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The Man from Seneca

From the February 2, 2004 issue: John Edwards, not just another pretty face.

Feb 2, 2004, Vol. 9, No. 20 • By ANDREW FERGUSON
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I recognized the house right away. It sits on a rise above an open field and is the only pink house in the neighborhood. In one of his commercials, Edwards stands in front of the house and says: "I'm John Edwards. I was born 50 years ago, and this is my first home. The people I grew up with weren't famous and they sure weren't rich..."

The house is boarded up, and piles of lumber lie in rows on the tiny front porch. As I walked around it, a woman next door came out and asked me what I wanted.

"It's all right, Linda," Hamby said. "He's with me."

The old Edwards house has been owned by the family of Linda's husband, Broadus Thomas, since 1939. The Thomases are white, though the neighborhood is mostly black. Seeing Hamby, Linda invited us back to her own house, where Broadus joined us at the kitchen table. The house was neat as a pin.

"The Edwards only lived there a year," Broadus said, jerking his thumb toward the Edwards's house. He's a small, barrel-chested man, with a close-trimmed mustache and a vaguely put-upon manner. "He was only one years old when his momma and daddy moved away. I was in the service at the time, in nineteen hundred and fifty-three, so I never knew them at the time. But I know their people. They're a good family, real down-to-earth."

I asked where the Edwardses moved to after they left the house on Sirrine Street.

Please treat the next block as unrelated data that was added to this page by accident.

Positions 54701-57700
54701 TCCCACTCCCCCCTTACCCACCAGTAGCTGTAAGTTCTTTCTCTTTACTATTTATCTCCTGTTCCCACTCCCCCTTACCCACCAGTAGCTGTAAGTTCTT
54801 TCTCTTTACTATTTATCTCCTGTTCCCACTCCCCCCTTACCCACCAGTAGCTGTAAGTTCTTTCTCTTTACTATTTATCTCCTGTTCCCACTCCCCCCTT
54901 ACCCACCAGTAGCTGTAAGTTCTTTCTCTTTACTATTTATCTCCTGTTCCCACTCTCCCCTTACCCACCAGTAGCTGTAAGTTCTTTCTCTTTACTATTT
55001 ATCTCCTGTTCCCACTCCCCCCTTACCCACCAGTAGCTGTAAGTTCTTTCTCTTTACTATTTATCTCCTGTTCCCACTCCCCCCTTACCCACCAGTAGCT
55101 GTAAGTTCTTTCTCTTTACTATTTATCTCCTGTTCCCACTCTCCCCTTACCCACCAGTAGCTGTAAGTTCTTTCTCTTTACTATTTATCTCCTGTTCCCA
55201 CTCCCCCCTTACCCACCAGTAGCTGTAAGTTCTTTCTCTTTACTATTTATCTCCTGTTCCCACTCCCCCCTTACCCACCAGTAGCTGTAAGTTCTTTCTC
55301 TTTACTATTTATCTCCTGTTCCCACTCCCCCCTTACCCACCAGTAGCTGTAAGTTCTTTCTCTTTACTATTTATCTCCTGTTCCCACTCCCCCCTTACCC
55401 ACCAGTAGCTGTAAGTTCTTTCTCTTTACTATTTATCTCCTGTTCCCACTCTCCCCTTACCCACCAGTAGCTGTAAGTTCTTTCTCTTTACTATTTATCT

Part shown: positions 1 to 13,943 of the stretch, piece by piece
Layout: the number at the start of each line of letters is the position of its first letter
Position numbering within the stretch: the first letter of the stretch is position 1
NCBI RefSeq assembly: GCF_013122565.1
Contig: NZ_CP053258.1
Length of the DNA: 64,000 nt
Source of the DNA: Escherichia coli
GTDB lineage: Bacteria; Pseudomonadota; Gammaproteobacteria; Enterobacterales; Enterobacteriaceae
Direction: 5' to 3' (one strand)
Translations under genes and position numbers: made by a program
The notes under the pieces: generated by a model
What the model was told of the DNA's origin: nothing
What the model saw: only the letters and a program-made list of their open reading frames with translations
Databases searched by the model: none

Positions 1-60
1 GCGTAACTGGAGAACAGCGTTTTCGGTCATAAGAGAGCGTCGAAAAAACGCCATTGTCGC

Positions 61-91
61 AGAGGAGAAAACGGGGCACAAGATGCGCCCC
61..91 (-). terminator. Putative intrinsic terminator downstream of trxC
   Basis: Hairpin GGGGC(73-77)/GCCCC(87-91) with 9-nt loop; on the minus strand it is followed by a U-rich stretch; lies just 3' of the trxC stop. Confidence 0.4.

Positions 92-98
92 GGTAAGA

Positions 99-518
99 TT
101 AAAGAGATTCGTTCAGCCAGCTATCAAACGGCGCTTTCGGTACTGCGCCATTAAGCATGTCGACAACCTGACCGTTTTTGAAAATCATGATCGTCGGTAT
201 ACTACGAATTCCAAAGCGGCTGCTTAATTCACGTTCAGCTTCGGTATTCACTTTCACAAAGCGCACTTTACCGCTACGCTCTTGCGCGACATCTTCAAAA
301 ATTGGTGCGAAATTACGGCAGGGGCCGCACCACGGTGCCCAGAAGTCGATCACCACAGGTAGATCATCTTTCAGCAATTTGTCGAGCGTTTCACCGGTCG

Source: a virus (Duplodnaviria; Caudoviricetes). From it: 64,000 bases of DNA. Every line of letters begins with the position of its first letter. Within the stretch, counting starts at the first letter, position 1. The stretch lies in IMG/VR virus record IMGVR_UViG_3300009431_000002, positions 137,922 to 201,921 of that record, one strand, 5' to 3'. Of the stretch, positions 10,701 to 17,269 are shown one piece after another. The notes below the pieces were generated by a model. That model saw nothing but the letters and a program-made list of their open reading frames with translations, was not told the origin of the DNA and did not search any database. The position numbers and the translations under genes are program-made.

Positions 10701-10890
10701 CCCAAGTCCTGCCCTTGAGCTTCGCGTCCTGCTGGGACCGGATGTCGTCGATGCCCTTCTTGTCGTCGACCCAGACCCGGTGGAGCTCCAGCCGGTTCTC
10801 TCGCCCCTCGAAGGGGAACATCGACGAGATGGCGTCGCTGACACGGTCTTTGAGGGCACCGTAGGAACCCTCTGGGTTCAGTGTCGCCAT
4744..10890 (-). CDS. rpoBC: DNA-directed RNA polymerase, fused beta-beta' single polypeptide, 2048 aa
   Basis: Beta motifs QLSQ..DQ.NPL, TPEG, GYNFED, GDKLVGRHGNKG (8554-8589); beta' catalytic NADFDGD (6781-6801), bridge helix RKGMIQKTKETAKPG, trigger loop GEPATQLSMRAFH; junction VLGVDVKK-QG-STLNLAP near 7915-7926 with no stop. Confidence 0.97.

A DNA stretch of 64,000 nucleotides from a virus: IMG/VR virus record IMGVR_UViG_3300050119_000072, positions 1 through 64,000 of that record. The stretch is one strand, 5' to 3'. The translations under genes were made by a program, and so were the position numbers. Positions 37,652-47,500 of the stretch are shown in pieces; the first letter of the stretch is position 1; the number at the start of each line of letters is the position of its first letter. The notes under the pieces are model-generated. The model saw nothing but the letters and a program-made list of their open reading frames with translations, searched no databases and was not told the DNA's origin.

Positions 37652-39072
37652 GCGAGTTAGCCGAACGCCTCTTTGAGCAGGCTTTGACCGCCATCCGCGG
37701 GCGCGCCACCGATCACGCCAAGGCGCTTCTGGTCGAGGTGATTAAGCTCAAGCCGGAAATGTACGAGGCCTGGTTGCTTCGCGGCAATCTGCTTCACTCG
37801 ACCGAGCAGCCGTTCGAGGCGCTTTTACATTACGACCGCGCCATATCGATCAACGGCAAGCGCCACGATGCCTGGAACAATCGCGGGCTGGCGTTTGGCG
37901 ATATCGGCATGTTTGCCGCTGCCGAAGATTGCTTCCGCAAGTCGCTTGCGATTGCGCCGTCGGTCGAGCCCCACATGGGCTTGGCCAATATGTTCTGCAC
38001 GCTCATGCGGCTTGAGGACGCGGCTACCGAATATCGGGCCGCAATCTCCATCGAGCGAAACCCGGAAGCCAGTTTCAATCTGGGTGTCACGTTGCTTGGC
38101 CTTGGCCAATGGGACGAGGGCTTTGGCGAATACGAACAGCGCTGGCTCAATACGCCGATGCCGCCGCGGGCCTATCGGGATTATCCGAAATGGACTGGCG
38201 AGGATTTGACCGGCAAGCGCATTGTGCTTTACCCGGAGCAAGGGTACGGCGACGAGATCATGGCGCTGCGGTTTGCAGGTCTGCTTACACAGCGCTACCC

"They moved up to a nice house up by the hospital," Linda said.

"Course, when they want to film a commercial," Broadus said, "they don't use that house on the northside of town, even though that's the place they lived most. They use that junk house out yonder--that's what I call it, my junk house. Put junk in it. But see, they want to make ole John out to be Abraham Lincoln."

I said the neighborhood seemed quiet.

"That's because we bought up all the houses," Broadus said. "The junk house, and the four here on the other side. We don't rent 'em. Keep 'em empty. I don't like neighbors."

The Thomases said they've come to know Edwards in the last six months.

"He's just so down-to-earth," said Linda.

"I like ole John," said Broadus, "but Charlie, you got to get him to change that platform of his." Suddenly excited, he leaned toward Hamby. "That ole boy's got no business taking my guns away, you tell him. That's just not right. You start taking guns away from people, Charlie, and you're going to have a police state."

Hamby mumbled something, but Broadus went on. "And another thing. He's got no business coming into this state, this state he was born in, and start talking about banning that Confederate flag. Why's he want to do that? Maybe that's going to help him get all the votes of those negroes, but he's got no business talking like that down here."

Hamby said he didn't much care about the flag.

"And you tell him about this immigration. Well, that's got to stop. Got to. It's just a fact that we can't take every poor sucker in the world into our country. You take him out to the Wal-Mart. It's all Mexicans out there . . ."

Mrs. Thomas interrupted suddenly. "They've filmed, what, two, three commercials out here now. They show up, 12 or 13 cars and a big truck just filled with lighting equipment. It's a sight. The first time they came, we'd just got back from church and I didn't even have time to make dinner."

Stopped in mid-tirade, Broadus sat perfectly still.

"John sat right here at this table and had his make-up done," Mrs. Thomas said. "The make-up lady pulled up all the blinds, had to get the light just right. I stood here watching. I said to John, 'John, you know what?' He said, 'What, Miz Thomas?' I said, 'You're just too pretty to be a man.'"

Hamby chuckled. Broadus peered out the window, his eyes narrow.

"Oh, and he just laughed and laughed," Mrs. Thomas said. "I'll tell you what. He's the handsomest thing ever came out of Seneca, that's for sure."

Andrew Ferguson is a senior editor at The Weekly Standard.